Elementary Effects Analysis of factors controlling COVID-19 infections in computational simulation reveals the importance of Social Distancing and Mask Usage

Kelvin K. F. Li, Stephen A. Jarvis, Fayyaz Minhas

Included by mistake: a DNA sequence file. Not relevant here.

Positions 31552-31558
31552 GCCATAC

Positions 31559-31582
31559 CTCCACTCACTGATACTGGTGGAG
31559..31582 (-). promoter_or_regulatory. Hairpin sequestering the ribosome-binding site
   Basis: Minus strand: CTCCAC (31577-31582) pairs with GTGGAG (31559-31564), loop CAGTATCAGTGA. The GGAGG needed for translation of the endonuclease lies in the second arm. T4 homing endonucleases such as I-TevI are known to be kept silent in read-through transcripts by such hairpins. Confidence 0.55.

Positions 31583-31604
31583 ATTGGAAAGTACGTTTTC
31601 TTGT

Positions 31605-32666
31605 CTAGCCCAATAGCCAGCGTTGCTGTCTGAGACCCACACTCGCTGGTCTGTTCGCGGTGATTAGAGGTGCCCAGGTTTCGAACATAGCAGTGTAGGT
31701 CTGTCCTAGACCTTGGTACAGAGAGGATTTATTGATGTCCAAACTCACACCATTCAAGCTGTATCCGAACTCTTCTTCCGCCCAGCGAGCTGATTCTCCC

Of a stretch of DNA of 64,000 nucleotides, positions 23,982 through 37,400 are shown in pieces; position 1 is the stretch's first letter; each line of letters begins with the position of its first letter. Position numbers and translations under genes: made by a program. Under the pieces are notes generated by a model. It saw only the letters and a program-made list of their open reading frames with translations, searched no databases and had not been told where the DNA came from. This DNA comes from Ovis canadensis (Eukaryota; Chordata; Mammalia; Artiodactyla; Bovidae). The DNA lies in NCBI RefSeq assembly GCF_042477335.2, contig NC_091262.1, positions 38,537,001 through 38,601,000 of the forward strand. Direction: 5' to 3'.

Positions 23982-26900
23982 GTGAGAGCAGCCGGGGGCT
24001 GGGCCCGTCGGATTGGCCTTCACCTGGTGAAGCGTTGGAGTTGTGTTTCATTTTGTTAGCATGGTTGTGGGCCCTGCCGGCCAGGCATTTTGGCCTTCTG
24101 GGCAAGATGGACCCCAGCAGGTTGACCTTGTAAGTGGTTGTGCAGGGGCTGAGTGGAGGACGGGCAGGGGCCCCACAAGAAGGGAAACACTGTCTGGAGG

COVID-19 was declared a pandemic by the World Health Organization (WHO) on March 11th, 2020. With half of the world's countries in lockdown as of April due to this pandemic, monitoring and understanding the spread of the virus and infection rates and how these factors relate to behavioural and societal parameters is crucial for effective policy making. This paper aims to investigate the effectiveness of masks, social distancing, lockdown and self-isolation for reducing the spread of SARS-CoV-2 infections. Our findings based on agent-based simulation modelling show that whilst enforcing a lockdown is widely believed to be the most efficient method to quickly reduce infection numbers, the practice of social distancing and the usage of surgical masks can potentially be more effective than enforcing a lockdown. Our multivariate analysis of simulation results using the Morris Elementary Effects Method suggests that if a sufficient proportion of the population wore surgical masks and followed social distancing regulations, then SARS-CoV-2 infections can be controlled without enforcing a lockdown.

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